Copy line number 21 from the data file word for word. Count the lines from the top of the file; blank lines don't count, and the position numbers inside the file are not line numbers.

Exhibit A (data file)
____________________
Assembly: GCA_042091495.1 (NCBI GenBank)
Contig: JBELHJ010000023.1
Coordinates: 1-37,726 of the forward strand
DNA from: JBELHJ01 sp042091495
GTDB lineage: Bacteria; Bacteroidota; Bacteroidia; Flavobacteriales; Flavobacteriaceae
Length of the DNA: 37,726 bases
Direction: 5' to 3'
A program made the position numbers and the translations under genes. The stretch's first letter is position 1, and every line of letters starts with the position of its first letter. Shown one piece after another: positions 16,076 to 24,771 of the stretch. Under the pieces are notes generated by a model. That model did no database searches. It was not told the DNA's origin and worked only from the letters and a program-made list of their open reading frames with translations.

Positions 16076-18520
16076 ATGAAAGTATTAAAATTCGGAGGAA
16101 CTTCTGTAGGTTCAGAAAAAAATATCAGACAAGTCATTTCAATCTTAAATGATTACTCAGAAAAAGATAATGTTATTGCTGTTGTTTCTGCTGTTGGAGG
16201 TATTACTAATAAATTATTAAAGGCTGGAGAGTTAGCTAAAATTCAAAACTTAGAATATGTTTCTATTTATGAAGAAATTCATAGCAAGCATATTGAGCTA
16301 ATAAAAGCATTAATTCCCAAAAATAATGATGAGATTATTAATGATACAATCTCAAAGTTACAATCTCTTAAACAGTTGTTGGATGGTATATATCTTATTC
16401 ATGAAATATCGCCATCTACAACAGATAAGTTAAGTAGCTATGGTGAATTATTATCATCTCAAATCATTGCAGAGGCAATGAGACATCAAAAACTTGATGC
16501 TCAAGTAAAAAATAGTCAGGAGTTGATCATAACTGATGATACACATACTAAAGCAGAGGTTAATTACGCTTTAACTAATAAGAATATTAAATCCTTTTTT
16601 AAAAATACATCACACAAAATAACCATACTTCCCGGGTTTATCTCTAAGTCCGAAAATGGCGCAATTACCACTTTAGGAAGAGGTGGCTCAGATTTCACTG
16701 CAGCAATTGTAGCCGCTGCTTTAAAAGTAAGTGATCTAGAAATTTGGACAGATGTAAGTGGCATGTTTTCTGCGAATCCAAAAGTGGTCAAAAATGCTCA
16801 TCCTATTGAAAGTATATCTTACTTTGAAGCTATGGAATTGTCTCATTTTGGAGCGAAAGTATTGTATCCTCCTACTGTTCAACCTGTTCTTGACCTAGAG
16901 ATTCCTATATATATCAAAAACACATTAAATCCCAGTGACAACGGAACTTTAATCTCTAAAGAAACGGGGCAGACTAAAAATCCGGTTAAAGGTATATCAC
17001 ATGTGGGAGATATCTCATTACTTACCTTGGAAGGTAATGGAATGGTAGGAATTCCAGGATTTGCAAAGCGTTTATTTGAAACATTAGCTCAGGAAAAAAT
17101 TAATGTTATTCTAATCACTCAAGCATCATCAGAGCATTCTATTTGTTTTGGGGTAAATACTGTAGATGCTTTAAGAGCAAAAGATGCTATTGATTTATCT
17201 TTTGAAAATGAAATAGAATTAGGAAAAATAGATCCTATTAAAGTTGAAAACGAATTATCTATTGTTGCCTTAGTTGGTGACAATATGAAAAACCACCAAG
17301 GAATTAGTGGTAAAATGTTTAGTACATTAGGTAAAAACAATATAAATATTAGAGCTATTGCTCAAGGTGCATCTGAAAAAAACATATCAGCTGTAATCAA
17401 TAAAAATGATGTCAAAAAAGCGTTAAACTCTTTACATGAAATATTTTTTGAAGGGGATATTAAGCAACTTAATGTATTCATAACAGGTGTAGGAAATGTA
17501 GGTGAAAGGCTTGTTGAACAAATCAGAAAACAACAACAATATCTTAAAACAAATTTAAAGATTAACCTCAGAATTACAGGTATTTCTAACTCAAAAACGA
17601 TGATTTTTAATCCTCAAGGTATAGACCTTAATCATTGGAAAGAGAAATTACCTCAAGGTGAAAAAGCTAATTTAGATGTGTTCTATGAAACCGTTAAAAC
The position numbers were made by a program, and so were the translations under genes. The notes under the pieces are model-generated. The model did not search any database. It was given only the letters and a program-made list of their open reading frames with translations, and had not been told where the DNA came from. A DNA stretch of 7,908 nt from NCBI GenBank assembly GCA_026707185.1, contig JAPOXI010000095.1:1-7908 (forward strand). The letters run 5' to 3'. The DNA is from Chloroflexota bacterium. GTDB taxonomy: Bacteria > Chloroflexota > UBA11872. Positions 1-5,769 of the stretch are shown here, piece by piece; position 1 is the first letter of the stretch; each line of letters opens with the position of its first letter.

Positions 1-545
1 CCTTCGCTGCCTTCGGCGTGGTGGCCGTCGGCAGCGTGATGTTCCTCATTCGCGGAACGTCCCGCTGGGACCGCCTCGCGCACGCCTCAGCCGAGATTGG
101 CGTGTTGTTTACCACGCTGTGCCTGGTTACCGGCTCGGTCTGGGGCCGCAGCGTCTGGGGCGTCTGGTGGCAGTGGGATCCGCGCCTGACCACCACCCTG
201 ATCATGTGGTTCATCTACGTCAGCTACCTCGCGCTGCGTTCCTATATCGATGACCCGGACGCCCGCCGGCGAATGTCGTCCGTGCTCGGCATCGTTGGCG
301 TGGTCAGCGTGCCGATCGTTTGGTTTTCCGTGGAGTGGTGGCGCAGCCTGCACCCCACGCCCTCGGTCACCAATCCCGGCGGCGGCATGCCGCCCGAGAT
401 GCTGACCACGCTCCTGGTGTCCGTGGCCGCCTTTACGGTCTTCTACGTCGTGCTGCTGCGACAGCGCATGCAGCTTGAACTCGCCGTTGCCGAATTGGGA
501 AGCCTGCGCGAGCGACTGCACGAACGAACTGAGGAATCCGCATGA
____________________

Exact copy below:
17101 TAATGTTATTCTAATCACTCAAGCATCATCAGAGCATTCTATTTGTTTTGGGGTAAATACTGTAGATGCTTTAAGAGCAAAAGATGCTATTGATTTATCT